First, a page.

6 Brodrick Bunkley
Bunkley was a beast at the Combine. He put up 44 reps on the bench press which is one of the highest ever and he also ran a 5.01, 40-yard dash which is respectable for a 300-pound defensive tackle. Bunkley, from Florida State, was drafted 14th overall by the Eagles in 2006 and then held out until he got a six-year deal he had been seeking. In his seven-year career he only racked up 8.5 sacks which should have been doable in two years for him. Bunkley never fulfilled his potential and it's a shame because he had real potential.
5 Mike Mamula
Mamula is the classic example of a Combine star who couldn't fill his expectations. Coming out of Boston College he wasn't supposed to be a first rounder. The Eagles traded up in 1995 from pick no.13 to no.8 to get Mamula. The smart thing to do would've been to stay put and draft Warren Sapp who dropped due to failed drug tests. Mamula was a good player but maybe a 3rd or fourth rounder, not a first rounder. Although he wasn't a total bust, he also wasn't worthy of such a high pick. He could have been taken a few rounds later. The Eagles reached for him when they could have waited.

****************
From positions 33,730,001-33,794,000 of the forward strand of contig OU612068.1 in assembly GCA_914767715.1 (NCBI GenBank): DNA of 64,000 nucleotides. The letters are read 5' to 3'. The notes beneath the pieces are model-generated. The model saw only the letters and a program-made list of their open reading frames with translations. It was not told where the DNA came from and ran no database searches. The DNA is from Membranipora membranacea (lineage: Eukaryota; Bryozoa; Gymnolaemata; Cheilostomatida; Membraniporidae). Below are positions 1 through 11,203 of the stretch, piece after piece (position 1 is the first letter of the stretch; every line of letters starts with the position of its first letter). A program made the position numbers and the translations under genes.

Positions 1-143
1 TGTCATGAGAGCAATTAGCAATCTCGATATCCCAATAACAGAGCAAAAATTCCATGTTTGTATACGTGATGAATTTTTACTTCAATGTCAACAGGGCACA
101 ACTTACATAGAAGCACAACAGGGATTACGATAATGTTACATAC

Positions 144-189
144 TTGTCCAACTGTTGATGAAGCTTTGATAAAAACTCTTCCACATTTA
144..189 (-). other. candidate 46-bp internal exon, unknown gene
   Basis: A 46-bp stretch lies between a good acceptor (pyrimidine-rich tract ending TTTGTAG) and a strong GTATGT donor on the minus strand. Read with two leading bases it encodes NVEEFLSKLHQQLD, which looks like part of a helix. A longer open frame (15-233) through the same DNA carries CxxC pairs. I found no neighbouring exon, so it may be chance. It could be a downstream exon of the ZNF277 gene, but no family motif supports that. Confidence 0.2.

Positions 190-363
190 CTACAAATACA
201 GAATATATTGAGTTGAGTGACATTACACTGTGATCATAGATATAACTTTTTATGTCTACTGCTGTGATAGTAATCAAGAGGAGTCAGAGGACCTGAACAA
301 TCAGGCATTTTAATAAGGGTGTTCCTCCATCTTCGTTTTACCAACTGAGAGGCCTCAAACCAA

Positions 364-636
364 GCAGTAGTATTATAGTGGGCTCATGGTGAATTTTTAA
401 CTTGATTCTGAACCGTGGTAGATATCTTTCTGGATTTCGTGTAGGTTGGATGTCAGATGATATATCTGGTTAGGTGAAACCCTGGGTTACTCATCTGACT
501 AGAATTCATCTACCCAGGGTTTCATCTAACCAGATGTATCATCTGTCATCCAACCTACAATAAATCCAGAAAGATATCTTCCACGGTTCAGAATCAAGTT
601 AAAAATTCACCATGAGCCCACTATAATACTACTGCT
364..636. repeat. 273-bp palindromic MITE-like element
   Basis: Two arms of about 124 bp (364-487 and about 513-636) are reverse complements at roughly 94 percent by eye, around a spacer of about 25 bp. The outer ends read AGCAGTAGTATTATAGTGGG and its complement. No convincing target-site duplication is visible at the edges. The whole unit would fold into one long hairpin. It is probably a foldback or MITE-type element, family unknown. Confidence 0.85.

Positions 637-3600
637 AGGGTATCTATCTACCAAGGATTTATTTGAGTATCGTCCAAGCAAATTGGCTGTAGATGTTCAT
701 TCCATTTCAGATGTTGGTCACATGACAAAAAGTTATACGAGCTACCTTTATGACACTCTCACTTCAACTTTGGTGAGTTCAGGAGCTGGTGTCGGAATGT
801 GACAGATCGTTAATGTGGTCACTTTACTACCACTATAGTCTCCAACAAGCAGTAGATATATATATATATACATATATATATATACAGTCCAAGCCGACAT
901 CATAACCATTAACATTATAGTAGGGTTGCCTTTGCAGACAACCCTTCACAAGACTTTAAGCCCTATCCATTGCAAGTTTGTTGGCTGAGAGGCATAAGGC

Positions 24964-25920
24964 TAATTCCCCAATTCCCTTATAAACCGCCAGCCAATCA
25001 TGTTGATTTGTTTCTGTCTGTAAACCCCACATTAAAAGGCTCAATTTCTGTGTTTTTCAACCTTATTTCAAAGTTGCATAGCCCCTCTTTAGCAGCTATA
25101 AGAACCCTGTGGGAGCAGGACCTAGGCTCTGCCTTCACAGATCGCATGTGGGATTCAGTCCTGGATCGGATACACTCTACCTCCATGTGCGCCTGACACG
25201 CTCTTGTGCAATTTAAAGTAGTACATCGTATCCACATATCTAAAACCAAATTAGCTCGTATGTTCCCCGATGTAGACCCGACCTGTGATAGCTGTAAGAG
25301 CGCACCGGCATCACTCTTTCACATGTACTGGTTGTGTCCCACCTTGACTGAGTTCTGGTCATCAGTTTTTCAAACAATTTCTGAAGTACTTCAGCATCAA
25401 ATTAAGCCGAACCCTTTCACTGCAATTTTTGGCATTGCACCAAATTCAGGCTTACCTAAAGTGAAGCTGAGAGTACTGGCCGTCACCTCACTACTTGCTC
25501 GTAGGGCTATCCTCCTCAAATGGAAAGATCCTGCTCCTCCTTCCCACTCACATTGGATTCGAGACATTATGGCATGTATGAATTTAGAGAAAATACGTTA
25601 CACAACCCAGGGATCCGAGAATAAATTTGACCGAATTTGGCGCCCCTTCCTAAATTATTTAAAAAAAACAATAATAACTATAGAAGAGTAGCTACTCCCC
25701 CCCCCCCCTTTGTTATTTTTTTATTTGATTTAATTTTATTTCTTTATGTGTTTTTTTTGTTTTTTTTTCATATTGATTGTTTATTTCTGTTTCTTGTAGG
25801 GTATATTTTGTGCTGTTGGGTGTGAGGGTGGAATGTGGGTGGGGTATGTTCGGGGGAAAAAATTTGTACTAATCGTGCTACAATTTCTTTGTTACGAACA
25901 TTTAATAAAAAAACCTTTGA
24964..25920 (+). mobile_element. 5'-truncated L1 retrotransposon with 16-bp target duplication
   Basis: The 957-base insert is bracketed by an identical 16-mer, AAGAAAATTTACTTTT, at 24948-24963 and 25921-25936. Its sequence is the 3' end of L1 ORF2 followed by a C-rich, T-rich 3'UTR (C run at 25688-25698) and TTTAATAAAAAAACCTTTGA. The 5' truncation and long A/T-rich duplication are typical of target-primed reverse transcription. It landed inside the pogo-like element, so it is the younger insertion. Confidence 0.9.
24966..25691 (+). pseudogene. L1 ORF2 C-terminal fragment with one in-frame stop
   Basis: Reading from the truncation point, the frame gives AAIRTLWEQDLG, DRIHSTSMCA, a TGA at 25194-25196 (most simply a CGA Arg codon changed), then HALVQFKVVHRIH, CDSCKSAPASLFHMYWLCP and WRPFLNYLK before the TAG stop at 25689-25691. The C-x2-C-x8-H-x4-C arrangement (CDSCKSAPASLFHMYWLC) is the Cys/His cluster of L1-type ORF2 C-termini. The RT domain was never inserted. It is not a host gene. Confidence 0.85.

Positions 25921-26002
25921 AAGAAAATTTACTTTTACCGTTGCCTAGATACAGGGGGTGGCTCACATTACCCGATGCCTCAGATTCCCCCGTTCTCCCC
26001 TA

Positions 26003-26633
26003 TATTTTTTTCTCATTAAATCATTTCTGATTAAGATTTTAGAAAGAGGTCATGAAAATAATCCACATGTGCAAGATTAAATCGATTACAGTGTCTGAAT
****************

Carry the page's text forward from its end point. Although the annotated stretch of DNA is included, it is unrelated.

4 Aaron Curry
Curry was a huge bust for the Seattle Seahawks in the 2009 draft. For a 6'2, 254-pound outside linebacker, he put up impressive numbers at the Combine. Running a 4.56, 40-yard dash with 25 bench press reps, and a 37 inch vertical. Curry didn't last long in the NFL, playing three seasons in Seattle and two in Oakland before retiring. Today he is the defensive line coach for the San Francisco 49ers. One of his problems he admitted, was that he was more about himself than the Seahawks. With an attitude like that, it's no surprise that he didn't succeed.
3 Tim Tebow
Ahh, Tim Tebow, where do I start? The guy had it all as a Florida Gator, two National titles and a Heismann, but he couldn't find a home in the NFL. Many GMs wanted to convert him to a tight end or running back but he decided to stay as a QB. He impressed in the quarterback drills at the Combine with his new and quicker release leading him to get drafted by the Broncos 25th overall in 2010. He was a backup on the Broncos and every other team he has played for.